Evaluation of the crash effects of the changes in speed zones in Victoriaimplemented during 1992-93 (excluding 100 to 110 km/h): update including 1990-1997 crash data

Monash University Accident Research Centre - Report #136 - 1998

Authors: S. Newstead & S. Narayan

Abstract

During late 1992 and early 1993, a rationalisation of speed limits on Victorian roads was undertaken in order to achieve credible speed limits which were uniform with the rest of Australia. As part of this rationalisation, many speed zoning changes occurred across Victoria, with some of the most notable being the phasing out of 75 km/h speed zones and the introduction of 50, 70 and 80 km/h zones. Under the rationalisation, posted speed limits on some road sections were increased while on other road sections the posted speed limits were decreased.

This study updates an earlier one which evaluated the casualty crash effects of the speed zone changes implemented in Victoria for speed zone changes other than 100km/h to 110km/h. Effects are estimated for the program of speed zone changes as a whole as well as for each particular type of speed zone change. Results are presented for the whole of Victoria as well as for metropolitan Melbourne and the rest of Victoria separately. Estimated effects of speed zone changes on casualty crash frequency are further related to changes in crash type as well as results of speed monitoring.

Results of analysis in metropolitan Melbourne showed an overall increase in casualty crash frequency of 4.7% with marginal statistical significance whilst no statistically significant change in casualty crash frequency was found in the rest of Victoria. The net effect of the speed zone changes over Victoria as a whole was a statistically significant increase in overall casualty crash frequency of 5.4%.

Recommendations for further research are made.

Executive Summary

During late 1992 and early 1993, a rationalisation of speed limits on Victorian roads was undertaken in order to achieve credible speed limits which were uniform with the rest of Australia. As part of this rationalisation, many speed zoning changes occurred across Victoria, with some of the most notable being the phasing out of 75 km/h speed zones and the introduction of 50, 70 and 80 km/h zones. Under the rationalisation, new criteria for speed zoning of roads was developed resulting in posted speed limits on some road sections being increased whilst on other road sections the posted speed limits were decreased. This study evaluates the casualty crash effects of the speed zone changes implemented in Victoria for all speed zone changes other than 100 km/h to 110 km/h.

A pseudo experimental study design was used for the evaluation, examining changes in casualty crash frequency before and after speed zone changes. Only a sample of sites that had undergone speed zone changes was used in the analysis. The analysis also incorporated the use of control sites to represent parallel changes in casualty crash frequency due to other factors. Control crashes were selected from all roads where speed zone was unchanged and matched with treatment crashes by local government area and level of urbanisation. Crash data from three years before and three years after implementation of the speed zone changes was analysed.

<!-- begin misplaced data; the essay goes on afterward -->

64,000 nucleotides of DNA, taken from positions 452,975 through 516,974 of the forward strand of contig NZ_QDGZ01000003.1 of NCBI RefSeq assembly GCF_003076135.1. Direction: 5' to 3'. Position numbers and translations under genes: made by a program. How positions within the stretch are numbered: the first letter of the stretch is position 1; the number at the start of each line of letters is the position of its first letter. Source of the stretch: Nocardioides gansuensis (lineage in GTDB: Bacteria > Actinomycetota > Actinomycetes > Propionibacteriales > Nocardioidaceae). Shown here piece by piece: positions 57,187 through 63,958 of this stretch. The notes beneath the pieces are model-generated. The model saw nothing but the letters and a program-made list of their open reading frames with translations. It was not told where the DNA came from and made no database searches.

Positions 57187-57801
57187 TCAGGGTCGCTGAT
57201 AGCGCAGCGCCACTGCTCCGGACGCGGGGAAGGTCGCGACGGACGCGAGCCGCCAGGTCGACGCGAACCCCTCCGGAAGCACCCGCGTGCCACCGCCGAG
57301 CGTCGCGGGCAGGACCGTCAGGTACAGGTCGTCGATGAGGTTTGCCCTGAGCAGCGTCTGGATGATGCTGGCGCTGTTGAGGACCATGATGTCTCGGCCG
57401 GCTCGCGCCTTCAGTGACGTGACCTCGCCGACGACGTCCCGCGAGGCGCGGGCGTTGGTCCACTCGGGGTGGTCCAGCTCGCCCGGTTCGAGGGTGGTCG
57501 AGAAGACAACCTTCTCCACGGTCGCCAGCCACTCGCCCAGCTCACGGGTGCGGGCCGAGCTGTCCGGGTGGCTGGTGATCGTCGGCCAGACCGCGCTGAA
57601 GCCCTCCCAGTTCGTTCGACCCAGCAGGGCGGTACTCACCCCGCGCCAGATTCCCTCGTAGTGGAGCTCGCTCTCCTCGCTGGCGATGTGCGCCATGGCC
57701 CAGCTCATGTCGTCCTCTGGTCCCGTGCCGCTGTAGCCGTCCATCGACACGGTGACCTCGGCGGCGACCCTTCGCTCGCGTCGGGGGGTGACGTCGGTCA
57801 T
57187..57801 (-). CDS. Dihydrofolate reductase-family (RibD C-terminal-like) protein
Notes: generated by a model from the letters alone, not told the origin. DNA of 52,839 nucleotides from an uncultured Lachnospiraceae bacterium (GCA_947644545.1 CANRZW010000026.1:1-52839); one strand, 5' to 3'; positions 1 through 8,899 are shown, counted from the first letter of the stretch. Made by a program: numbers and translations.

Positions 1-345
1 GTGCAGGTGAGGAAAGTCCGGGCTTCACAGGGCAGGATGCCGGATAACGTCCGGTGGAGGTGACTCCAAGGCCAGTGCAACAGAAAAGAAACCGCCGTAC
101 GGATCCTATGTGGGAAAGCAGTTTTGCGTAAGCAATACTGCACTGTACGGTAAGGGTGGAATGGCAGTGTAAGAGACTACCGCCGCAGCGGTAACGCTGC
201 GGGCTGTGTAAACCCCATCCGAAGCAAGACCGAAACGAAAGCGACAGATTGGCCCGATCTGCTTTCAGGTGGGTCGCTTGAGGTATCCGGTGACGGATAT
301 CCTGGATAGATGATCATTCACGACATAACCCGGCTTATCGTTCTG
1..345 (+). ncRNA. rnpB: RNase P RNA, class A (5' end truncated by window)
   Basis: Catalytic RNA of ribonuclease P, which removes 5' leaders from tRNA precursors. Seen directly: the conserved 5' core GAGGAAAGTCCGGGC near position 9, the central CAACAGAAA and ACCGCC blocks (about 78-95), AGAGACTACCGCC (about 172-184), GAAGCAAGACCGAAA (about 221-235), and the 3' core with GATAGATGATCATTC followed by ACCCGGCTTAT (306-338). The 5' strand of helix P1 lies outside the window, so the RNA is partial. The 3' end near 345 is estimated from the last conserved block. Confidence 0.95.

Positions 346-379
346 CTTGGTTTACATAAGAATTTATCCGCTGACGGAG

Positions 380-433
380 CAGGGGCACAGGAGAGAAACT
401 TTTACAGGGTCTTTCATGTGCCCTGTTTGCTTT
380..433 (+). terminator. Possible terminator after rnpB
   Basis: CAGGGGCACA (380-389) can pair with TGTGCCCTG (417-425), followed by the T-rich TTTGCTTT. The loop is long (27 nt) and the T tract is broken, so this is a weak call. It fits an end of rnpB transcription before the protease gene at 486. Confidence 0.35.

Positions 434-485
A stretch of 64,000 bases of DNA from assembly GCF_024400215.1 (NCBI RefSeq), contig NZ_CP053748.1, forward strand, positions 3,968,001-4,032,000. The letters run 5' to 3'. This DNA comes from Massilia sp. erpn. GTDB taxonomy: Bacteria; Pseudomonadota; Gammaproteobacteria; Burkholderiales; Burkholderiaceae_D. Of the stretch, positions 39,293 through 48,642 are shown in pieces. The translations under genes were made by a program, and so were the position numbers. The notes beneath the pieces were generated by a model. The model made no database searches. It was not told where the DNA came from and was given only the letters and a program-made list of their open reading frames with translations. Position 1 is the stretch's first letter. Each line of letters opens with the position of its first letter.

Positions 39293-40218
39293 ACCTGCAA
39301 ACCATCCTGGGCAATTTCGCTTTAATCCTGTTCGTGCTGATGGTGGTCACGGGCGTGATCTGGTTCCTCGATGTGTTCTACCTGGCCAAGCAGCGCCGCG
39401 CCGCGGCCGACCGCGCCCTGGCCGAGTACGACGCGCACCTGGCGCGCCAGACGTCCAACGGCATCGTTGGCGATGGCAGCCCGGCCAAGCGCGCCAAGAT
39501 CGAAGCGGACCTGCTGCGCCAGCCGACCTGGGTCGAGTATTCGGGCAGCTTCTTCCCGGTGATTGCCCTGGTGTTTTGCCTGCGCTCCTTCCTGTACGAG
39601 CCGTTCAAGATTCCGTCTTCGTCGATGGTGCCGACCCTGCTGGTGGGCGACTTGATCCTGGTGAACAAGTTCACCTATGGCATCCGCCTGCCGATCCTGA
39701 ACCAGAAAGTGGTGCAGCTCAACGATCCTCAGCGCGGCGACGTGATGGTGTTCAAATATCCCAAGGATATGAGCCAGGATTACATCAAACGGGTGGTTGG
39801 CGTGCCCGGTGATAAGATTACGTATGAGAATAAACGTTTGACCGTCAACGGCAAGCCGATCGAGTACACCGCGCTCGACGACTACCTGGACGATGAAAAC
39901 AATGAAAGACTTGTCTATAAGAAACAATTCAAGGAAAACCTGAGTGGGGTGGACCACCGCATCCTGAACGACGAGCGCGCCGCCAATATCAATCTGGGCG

Analysis of the effects of speed zone changes on casualty crash frequency in metropolitan Melbourne showed an overall increase in casualty crash frequency of 4.7%, although this result was of marginal statistical significance and should be interpreted with caution. This estimated increase represents in the order of 235 extra casualty crashes per annum across Melbourne due to all speed zone changes. Assessment of the general effects on casualty crash frequency of increasing zoned speed or decreasing zoned speed showed no statistically significant change in casualty crash frequency when the zone speed was decreased, and a 9.3% casualty crash increase (with high statistical significance) when zone speed was increased. For particular speed zone changes, the change from 100 to 80 km/h showed a highly statistically significant casualty crash reduction of 46%, translating to a saving of approximately 44 casualty crashes per annum across Melbourne. Also the change from 75 to 60 km/h showed a marginal statistical significance casualty crash increase of 43%, representing an increase of around 151 casualty crashes per annum. Increased speed zoning from 75 to 80 km/h showed a highly statistically significant casualty crash frequency increase of 10.7%, representing an increase of approximately 188 casualty crashes per annum across Melbourne.

The results of analysis of casualty crash frequency in metropolitan Melbourne were generally consistent with the results of speed monitoring.

Most of the speed zone changes which occurred in the rest of Victoria took place on the fringes of country towns in the speed transition zones between 100 km/h zones of the open highway and 60 km/h zones of the built up town area. Analysis of the overall casualty crash frequency change for all speed zone changes combined in the rest of Victoria as well as analysis by specific speed zone changes showed no statistically significant changes in crash frequency.

The net effect of the speed zone evaluation over Victoria as a whole was a statistically significant increase in overall crash frequency of 5.4%, although this result is largely driven by the results in metropolitan Melbourne.

Sponsoring Organisation: VicRoads